Month: January 2017

February film preview

We did it guys, we’ve made it through the rather abysmal January – for films among other things and we’re onto the next month, hopefully we’ll have a few better films in store to come in the next 4 weeks! Here are a few, US release dates by default.

 

Rings – released on the 3rd of February

Directed by F. Javier Gutierrez.

Starring: Matilda Lutz, Alex Roe, Johnny Galecki, Aimee Teegarden, Vincent D’onofrio.

Sequel to the popular Rings films, set 13 years after the last film in the series as Julia becomes worried after her boyfriend – Holt, delves into the legend of the Ring video and the mythos surrounding it.

 

Fifty Shades Darker – released on the 10th of February

Directed by James Foley.

Starring: Jamie Dornan, Dakota Johnson, Kim Basinger, Luke Grimes, Bella Heathcote, Elose Mumford.

Erotic drama and sequel to the… controversial Fifty Shades Of Grey as we follow Anastasia trying to move on from Christian Grey, though they reconcile and attempt a normal relationship, which comes with its own surprising baggage on Christians’ part.

 

John Wick: Chapter 2 – released on the 10th of February

Directed by Chad Jahelski.

Starring: Keanu Reeves, Laurence Fishburne, Common, Ruby Rose, John Leguizamo, Ian McShane.

Follow up to John Wick, we follow Wick as he reluctantly comes out of retirement and travels to Rome in order to help an associate, whose guild is under attack.

 

The Lego Batman Movie – released on the 10th of February

Directed by Chris McKay.

Starring: Will Arnett, Zach Galifinakis, Michael Cera, Rosario Dawson, Ralph Fiennes, Mariah Carey, Jenny Slate, Billy Dee Williams.

Comedy/drama set in Gotham as Batman goes on a personal journey, facing off against the menace of the Joker as he tries to take over the city.

 

The Great Wall – released on the 17th of February

Directed by Zhang Yimou.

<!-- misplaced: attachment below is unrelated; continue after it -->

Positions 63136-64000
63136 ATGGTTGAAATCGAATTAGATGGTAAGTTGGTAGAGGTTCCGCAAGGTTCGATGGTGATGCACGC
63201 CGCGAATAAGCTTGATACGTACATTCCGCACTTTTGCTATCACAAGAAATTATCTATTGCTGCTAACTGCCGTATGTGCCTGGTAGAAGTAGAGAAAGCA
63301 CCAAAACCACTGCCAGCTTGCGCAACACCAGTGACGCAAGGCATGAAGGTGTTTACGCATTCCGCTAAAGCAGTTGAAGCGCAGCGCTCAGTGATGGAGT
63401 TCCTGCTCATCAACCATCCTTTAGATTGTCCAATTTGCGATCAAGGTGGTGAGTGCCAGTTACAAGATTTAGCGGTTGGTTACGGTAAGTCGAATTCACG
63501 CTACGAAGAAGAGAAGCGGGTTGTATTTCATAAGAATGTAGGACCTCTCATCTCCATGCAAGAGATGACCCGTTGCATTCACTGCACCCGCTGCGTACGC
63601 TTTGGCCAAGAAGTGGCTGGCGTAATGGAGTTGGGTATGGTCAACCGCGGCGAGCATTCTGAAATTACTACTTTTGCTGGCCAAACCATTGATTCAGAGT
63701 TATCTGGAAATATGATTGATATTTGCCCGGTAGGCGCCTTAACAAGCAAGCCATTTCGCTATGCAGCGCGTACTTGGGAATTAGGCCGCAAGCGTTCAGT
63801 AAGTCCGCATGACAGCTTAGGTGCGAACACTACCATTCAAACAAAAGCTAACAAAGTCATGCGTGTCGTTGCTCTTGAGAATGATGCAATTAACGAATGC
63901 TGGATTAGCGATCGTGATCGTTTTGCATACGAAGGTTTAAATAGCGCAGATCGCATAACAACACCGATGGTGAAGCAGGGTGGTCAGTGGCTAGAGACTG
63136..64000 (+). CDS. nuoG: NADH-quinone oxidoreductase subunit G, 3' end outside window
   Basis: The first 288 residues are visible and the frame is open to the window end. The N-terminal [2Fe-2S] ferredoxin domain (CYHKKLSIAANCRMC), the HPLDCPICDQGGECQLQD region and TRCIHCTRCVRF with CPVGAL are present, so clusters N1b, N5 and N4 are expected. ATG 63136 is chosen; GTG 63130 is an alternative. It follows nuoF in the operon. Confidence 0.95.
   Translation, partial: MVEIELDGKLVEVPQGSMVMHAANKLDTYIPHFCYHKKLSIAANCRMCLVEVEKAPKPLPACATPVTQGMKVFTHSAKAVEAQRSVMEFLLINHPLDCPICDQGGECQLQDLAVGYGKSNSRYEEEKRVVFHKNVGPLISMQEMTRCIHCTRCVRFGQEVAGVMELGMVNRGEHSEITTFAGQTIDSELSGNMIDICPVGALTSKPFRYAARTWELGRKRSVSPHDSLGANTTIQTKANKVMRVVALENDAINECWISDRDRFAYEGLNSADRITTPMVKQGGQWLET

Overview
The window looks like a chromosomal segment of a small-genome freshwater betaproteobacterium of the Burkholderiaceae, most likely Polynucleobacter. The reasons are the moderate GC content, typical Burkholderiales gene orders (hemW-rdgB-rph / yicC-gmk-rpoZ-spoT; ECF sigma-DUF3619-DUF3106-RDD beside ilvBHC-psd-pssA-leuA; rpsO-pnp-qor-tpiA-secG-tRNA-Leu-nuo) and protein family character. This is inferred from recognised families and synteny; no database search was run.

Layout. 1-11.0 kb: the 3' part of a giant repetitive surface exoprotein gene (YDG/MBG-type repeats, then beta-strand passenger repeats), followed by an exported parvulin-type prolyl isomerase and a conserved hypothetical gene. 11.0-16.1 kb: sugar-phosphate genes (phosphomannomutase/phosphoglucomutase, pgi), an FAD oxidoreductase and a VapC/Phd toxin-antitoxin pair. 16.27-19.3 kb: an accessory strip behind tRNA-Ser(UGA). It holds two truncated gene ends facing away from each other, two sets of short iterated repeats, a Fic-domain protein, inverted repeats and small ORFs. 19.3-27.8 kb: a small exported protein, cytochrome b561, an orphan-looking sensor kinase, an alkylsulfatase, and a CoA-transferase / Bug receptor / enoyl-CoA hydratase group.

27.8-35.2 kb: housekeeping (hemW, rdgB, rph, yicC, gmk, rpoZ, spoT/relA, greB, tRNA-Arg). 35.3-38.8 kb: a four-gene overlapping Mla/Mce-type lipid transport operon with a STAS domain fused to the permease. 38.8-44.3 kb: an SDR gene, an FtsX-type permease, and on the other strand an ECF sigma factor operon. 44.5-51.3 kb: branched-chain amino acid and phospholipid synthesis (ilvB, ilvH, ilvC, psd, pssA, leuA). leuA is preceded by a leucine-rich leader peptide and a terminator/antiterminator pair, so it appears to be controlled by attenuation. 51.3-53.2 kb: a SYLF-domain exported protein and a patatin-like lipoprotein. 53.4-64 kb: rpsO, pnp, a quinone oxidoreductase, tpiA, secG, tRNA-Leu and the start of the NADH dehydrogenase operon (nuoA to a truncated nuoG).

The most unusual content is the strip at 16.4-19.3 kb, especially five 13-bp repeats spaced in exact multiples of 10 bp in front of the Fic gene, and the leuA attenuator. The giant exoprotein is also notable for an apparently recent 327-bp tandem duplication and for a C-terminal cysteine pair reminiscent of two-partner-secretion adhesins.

Starring: Matt Damon, Jing Tian, Pedro Pascal, Willem Dafoe, Andy Lau.

Fantasy period drama set in China during the Song Dynasty as European mercenaries become entangled in an effort to protect China and the great wall of China from monstrous attackers alongside Chinese warriors.

 

Tulip Fever – released on the 24th of February

Directed by Justin Chatwin.

Starring: Alicia Vikander, Dane DeHaan, Zach Galifinakis, Judi Dench, Christoph Waltz, Jack O’Connell, Matthew Morrison, David Harewood, Cara Delevingne.

17th century period drama, as a painter falls in love with a married woman after he’s commissioned to paint her portrait by her husband. The two people get involved in the tulip market in the hopes of growing closer.

Passengers review

Passengers is a sci-fi drama directed by Morten Tyldum, on a generational spaceship – the Avalon, travelling on a 120 year journey, 2 passengers are awoken 90 years early, the film stars Chris Pratt, Jennifer Lawrence, Laurence Fishburne, Michael Sheen, Andy Garcia.

The central premise of Passengers is a quite interesting one, a sort of solitary space faring drama in the vein of Solaris but quite a bit different, with two sole survivors…. or passengers rather with Jim Preston (Chris Pratt) and Aurora Lane (Jennifer Lawrence), trying to cope and come to terms with the fact that they woke up 90 years early on their journey and can’t go back to sleep. Close, intimate dramas like this are built on the performances of the main characters and fortunately for the film, you have two of Hollywood’s most charismatic and likeable actors in Pratt and Lawrence and in truth either of them could have lead the film more or less on their own.